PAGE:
The Untestable Hypothesis as Science. The "Soft Sciences" are the realm of the untestable hypothesis. Social science, political science, economics (mostly), history, paleontology, cosmic physics, all try to explain what happened, but really all they can do is make a guess which is hard to challenge, because the data is thin, and the hypothesis is utterly untestable. All arguments are those of opinion. The phrase, "All science is physics. The rest is stamp collecting," applies very much to the soft science. The hard sciences, physics, chemistry, some biology, very little geology, can be examined in detail in a lab, and experiments constructed to eliminate bad hypothesis and refine the theory. No controversy.
P-hacking. The "p" value is a statistical variable which is supposed to represent how likely the result came from chance. A value of 0.05 (5%) is considered by many to the the value you must attain before the data you measured is a real effect. I'm happy at p=0.00, but I'm in a hard science, and I can afford the certainty. The thing about a p-value: it continually changes as you gather data. For a real effect you measure, it should get smaller as you gather more data. But what if the effect isn't real? The p-value bounces around. Gather enough data,and the value will, by chance, drop below 0.05. That's when the "scientist" stops collecting data and publishes. A "scientist" can also lower the value by simply cheating in some way that's difficult to detect, like selecting the test group and the control group to emphasize the effect being examined. Or setting data rules after examining the data to eliminate extreme data which point the wrong way.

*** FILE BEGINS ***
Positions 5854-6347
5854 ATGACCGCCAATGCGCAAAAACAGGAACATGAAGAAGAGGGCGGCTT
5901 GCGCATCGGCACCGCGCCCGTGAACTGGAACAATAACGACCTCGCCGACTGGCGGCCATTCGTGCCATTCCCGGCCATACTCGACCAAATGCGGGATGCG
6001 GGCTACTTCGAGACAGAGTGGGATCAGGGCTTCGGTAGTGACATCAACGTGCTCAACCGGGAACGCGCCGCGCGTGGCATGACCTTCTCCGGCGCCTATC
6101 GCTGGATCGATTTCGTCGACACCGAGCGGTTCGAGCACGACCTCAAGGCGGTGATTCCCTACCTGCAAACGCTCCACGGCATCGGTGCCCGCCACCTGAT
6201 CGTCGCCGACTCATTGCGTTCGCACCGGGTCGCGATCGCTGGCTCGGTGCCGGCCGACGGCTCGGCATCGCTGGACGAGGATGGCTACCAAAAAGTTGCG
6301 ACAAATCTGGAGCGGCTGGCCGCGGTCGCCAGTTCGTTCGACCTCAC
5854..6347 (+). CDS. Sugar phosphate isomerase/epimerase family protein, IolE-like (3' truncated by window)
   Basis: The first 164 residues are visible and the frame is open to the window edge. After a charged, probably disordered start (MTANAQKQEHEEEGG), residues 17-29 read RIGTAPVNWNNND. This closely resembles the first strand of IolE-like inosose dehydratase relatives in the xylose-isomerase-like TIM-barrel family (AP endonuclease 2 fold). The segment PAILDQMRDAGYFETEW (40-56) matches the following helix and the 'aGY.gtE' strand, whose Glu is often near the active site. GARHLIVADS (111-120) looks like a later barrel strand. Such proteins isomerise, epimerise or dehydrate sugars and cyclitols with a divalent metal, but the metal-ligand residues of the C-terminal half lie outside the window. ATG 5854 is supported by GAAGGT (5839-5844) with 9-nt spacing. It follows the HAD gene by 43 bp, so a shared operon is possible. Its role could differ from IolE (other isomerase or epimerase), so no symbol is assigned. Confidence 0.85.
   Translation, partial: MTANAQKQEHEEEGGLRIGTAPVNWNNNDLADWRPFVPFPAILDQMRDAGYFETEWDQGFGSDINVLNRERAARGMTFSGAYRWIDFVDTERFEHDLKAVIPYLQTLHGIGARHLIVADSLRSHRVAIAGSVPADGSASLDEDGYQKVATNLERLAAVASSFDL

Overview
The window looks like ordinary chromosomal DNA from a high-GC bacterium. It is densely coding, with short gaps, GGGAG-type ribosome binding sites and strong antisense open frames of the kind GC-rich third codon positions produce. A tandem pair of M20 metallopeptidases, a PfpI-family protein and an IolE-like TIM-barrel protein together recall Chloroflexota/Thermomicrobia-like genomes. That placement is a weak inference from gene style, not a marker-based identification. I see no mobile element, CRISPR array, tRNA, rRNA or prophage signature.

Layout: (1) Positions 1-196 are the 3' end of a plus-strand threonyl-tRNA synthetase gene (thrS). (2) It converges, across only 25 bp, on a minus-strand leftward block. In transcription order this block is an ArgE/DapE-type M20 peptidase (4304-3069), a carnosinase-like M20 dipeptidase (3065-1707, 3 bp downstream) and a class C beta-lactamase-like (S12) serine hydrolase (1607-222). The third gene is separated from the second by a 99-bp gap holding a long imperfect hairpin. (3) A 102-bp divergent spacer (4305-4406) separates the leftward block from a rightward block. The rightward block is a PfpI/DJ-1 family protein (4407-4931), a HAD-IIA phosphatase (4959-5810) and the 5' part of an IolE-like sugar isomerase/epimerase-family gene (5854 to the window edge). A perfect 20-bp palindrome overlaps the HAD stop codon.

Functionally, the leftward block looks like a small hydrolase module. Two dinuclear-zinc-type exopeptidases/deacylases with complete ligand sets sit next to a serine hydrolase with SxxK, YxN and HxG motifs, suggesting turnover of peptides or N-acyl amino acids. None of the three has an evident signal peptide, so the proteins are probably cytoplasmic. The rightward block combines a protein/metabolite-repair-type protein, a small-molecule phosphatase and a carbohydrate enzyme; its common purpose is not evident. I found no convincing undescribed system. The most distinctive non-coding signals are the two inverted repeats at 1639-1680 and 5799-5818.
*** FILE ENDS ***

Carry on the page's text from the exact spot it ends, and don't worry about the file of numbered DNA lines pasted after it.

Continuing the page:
The Press Conference. This is my surest method: any time a "scientific discovery" is trumpeted in a press conference before it has been through peer review and published, it's fake. Or it's so overblown that reality doesn't match at all. What has happened is that a university PR flunky got his grubby, depraved hands and the discovery is blown all out of proportion, and the poor scientist is dragged along and later has all kinds of cause to regret every starting the work.
The Science Reporter. I've only twice read a news report on a scientific discovery that got it right. Philip Ball wrote them both. All the rest have things wrong, things which tell me they don't understand what was going on. You can safely ignore them. "Science" isn't telling this to you, an English Major is.